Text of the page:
Well, who’d’a’thunk it, the Imagine logo at the beginning of serious, intense little political movie!? You have to credit Ron Howard with being brave enough to try his hand at something new. Very much like his mentor and obvious role-model, Steven Spielberg, after frittering away his best years re-making the same tired crowd-pleasers, he’s achieved the status of ‘elder statesman’ and this seems to have inspired him to take a few trips outside his DMZ (Directing for Money Zone). Yes, he’ll aim at stationary targets like EdTV (1999), The Grinch (2000) and Cinderella Man (2005) but, every now and then, he’ll take pot-shots at films like Ransom (1996) and The Missing (2003).

This is his most grown-up film (not before time, he is now in his mid-fifties) and his most focussed. Michael Sheen and Frank Langella share top billing which, whilst The Screen Actor’s Guild might not approve, is only right as they share much of the screen time and all of the responsibility for the film's success or failure.

Sheen, as we have come to expect, gives us an uncannily precise impersonation of David Frost yet, and once again this is very much as usual for Sheen, he manages to project a real, fully-rounded person through the impersonation. His Frost is a vain, ferociously ambitious, morally dubious and internally quite hollow man. Langella, although he lacks Sheen’s physical similarity to his character, very much has the bearing and the manner of the disgraced ex-president. His Nixon is a shameless game-player, with a somewhat-misunderstood dry-as-bone sense of humour, always attempting to project whatever image he feels is in his best interest: shuffling somewhat clumsily from avuncular grand-father figure to wounded lion as the occasion demands. He oozes the caustic confidence which clearly makes him dangerous to those who cross his path.

Frost/Nixon's opening scenes are essentially a montage of interviews with the supporting players, cut together in a manner deeply reminiscent of Oliver Stone’s JFK (1991), not least because of the presence of Kevin Bacon (who is in both films). These quotes lay the groundwork for what we are about to see, informing those who never knew, reminding those who’ve had time to forget, of just what the mood was like in America when Nixon committed crimes in The White House and was then exonerated by Gerald Ford, his successor. The American people felt they had been cheated out of a trial and an apology. Sam Rockwell’s character, James Reston, sums this all up with the great line: “He devalued the Presidency and he left the country that elected him in trauma!” Suddenly one becomes aware of the reasons original-playwright-and-now-scriptwriter, Peter Morgan felt the need to tell this particular political tale at this particular time. It is partly good fortune and partly good timing that this film was released in the UK the week our generation’s Commander-in-Thief took a step into long-overdue retirement.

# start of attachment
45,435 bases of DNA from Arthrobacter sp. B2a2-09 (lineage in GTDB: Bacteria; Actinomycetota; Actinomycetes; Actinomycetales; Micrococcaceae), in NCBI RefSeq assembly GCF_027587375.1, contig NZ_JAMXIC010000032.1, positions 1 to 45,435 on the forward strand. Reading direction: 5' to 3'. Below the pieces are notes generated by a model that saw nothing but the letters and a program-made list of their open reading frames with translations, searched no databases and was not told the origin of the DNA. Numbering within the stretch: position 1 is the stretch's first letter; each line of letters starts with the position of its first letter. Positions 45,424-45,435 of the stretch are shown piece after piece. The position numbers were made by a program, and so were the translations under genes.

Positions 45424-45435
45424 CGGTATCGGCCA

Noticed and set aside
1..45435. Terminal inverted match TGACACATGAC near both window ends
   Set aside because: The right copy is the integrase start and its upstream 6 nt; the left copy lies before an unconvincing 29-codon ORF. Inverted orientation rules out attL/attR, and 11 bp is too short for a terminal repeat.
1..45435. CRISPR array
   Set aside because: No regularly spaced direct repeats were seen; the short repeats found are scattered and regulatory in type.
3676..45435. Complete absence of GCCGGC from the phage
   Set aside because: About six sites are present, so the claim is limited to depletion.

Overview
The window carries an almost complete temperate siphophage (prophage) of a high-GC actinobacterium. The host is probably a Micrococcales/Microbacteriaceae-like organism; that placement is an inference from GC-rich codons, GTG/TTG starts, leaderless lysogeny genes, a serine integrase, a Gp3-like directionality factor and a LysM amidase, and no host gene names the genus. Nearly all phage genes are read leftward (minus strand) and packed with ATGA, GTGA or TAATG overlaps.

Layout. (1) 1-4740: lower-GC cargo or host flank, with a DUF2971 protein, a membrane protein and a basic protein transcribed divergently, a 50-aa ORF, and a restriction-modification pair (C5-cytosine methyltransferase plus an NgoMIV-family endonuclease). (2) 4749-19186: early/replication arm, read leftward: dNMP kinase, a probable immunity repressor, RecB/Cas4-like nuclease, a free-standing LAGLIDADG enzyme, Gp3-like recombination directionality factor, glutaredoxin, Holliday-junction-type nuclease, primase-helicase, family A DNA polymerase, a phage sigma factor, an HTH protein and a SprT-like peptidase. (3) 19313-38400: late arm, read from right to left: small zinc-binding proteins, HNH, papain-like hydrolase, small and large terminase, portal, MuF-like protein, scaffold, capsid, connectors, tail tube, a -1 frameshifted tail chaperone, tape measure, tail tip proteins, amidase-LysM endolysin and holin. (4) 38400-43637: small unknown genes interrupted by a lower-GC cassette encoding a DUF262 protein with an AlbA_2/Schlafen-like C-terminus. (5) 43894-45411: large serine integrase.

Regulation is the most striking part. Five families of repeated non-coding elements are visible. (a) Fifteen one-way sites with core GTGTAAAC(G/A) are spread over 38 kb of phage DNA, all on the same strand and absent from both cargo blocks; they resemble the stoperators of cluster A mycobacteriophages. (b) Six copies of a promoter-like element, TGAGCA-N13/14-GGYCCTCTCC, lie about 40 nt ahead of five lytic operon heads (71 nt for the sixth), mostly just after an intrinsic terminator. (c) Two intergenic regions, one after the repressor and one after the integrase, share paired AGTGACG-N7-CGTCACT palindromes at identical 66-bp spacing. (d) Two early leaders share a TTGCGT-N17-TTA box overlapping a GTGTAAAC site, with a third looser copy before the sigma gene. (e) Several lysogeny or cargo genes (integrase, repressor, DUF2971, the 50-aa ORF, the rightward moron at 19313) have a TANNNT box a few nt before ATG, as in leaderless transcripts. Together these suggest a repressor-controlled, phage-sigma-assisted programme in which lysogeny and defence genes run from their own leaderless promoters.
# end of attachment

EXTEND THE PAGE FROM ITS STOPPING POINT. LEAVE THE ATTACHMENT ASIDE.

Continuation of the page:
The remainder of the first half of the film concerns itself with the preparations for the interviews; an absolutely fascinating insight into the wheeling and dealing which managed to get Frost, perceived then as merely a chat-show host and something of a has-been (the glory of TW3 very-much in his past, the dire misery of Through The Keyhole very-much still in his future). His ace in the hole throughout this is his friend the BBC producer, John Birt, played with typical pinch-faced solemnity by Matthew MacFadyen. I was working at the BBC in the early nineties during Birt’s frostily puritanical reign as DG and only now, finally, do I understand why such a dull, listless, paper-clip-counter of a man rose to wield supreme executive power. It wasn’t because he’d been separated at birth from the then-Prime Minister, John Major, but because he was trading on the reputation he’d built-up as the producer of The Nixon Interviews.

The BBC Four biopics which have been surfacing on our Freeview screens over the last couple of years (including, of course Fantabulosa! starring Mr. Sheen as Kenneth Williams) may be heavy on the insight and the acting, but they’re light on kinetic energy. To enliven things here and help the film break-away from its stage-bound roots, Howard has borrowed a few tools out of Paul Greengrass’ box. We get whippy editing, we get harsh, cold colours and we get the wobbly, tight-focussed close-ups with the fuzzy objects in the fore-ground that help make essentially dull images of people sitting talking look more interesting.

The period details are deftly woven into the fabric of the film without intruding too much and they are shot so skilfully by Howard’s regular DP, Salvatore Totino, that they make the mid-seventies seem exotic and stylish. Well, I was only a scrap of a lad, but I was there and I don’t remember it being all that glamorous.